Don’t Get A Job, Make A Job: The New World Of Young Entrepreneurs
If you’re in your twenties or older, you probably did something called “careers counselling” at school. Essentially, a teacher dubiously qualified to be giving such important advice, told you what they reckoned you should do when you leave school. These were always, without exception, established, realistic, usually non-creative jobs. I’d predict no careers counsellor on Earth has ever said, “I think you’d make a great rock star, just go for it.” Or even “You know, you could probably be a best-selling novelist if you really tried.” Nope. Careers counsellors were there to make sure the UK had enough dentists and teachers and factory assembly line workers. They definitely never said, “You’ve got entrepreneur written all over you.”
But the world of careers has changed. Today, more and more young people are pursuing careers of their own making. Living in East London, I feel I’m particularly on the front line of this. Take, for example, the Cereal Killer Café on Brick Lane. One day, two identical twins said to themselves “Hey, we love cereal, I bet other people do too.” They opened a café dedicated to it and a year later people still queue out the door to get a table. According to the Office for National Statistics, in one year from 2016 – May 2017 self-employment figures rose by 14,000 in the UK. Self-employed individuals make up 15% of the workforce at the time of writing.
Londoner Carl Silverstone has been a part of this stat since leaving uni. A keen footballer at school and acing his A Levels, he was one student that the careers councilor might have predicted a future in business for. Today he runs marketing studio Alpine and spends a lot of his time helping other businesses to grow and succeed. If financial acumen is a measure of success (and most young people saving to buy a house in the current market would probably argue that it is) then Carl is doing ok for himself, to say the least. “I do a lot of philanthropic work,” explains Carl; having done loads of fundraising for UNICEF and other charities as well as establishing himself as one of the most successful entrepreneurs in the UK.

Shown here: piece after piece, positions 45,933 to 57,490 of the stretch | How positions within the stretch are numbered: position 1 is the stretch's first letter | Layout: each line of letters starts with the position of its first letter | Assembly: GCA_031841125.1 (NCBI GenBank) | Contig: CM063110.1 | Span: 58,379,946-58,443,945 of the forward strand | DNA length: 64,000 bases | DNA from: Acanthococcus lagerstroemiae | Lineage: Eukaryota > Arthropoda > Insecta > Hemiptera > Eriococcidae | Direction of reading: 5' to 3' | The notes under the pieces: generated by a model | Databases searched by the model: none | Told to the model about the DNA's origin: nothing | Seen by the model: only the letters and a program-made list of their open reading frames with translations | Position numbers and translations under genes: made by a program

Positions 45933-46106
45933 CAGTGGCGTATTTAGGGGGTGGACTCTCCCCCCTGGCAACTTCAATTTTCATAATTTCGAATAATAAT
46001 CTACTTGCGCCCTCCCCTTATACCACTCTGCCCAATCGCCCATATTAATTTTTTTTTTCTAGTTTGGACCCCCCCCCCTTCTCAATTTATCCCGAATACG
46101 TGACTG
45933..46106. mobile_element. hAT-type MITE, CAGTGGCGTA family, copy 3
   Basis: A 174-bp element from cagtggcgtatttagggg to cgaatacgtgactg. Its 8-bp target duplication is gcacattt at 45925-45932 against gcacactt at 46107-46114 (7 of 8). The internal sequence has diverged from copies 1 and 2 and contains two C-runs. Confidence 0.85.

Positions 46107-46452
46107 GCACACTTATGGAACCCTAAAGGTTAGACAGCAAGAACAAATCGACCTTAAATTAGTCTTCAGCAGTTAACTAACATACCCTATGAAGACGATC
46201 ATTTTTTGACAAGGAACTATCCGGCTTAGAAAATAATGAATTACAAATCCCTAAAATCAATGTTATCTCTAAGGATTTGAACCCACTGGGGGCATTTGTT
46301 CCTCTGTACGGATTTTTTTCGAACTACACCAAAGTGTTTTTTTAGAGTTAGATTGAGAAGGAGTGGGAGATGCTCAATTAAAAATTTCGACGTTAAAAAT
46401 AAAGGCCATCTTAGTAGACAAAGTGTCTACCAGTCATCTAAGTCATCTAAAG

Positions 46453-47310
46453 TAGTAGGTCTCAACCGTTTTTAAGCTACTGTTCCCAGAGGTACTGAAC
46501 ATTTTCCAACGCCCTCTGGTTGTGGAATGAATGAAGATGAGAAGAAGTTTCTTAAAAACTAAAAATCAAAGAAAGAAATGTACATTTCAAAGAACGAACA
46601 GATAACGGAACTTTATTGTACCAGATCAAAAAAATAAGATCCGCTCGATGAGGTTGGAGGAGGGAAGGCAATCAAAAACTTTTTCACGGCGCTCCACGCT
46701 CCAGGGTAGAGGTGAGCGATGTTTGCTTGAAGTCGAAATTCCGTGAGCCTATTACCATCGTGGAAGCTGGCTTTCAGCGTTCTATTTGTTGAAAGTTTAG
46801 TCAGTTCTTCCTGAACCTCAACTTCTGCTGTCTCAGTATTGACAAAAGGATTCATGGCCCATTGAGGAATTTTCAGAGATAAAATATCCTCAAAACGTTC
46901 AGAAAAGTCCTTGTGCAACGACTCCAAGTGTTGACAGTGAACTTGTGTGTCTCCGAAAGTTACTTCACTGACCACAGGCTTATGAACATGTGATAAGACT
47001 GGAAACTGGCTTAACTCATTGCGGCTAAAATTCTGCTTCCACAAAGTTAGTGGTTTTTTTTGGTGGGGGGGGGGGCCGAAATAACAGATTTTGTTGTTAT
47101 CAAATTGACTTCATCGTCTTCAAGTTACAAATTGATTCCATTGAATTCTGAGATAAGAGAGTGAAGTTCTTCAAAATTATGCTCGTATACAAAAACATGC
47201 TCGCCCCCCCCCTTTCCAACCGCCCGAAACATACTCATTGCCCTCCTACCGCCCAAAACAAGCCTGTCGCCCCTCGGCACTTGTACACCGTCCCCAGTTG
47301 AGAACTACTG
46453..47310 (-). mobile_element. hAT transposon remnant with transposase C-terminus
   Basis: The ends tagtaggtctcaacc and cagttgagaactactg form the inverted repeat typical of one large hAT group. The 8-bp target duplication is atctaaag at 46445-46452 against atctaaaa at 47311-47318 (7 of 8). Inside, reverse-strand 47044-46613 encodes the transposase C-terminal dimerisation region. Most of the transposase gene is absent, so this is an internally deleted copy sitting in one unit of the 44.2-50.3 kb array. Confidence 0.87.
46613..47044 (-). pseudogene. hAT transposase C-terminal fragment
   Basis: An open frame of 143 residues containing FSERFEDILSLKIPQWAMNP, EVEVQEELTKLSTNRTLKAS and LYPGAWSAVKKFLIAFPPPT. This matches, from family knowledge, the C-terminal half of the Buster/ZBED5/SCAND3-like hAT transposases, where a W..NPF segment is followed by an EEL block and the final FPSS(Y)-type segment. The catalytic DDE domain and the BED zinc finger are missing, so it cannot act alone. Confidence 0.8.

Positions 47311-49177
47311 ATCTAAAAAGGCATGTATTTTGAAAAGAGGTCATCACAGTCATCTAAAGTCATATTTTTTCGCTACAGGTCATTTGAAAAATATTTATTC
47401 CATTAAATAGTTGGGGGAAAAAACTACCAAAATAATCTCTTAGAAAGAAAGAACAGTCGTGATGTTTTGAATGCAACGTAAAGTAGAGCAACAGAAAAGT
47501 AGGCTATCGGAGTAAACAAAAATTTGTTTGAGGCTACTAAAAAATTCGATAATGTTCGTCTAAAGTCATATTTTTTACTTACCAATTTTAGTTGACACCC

Like many other self-employed business people and entrepreneurs, Carl is also a big traveller, often working abroad from his laptop. He’s not alone. As the world of work is changing, so are the landscapes of the workspace. Many successful young people are choosing to work remotely and are eschewing the high cost of unnecessary permanent office spaces. Creative shared workspaces are flourishing, with three new co-working buildings having opened in London Fields alone in the past year, along with an enormous four-story WeWork in Shoreditch. To make your own job, you need contacts, and to make contacts you have to get out of the office. Or make a new office for yourself, whether hot desking in East London or chilling poolside in Barcelona or Berlin.
The new world of entrepreneurs is about creativity and daring. And the good news is, there’s more than one way in. You make the world you want. Don’t listen to anyone who tries to tell you what you should be, instead, get out there and find out what you could be.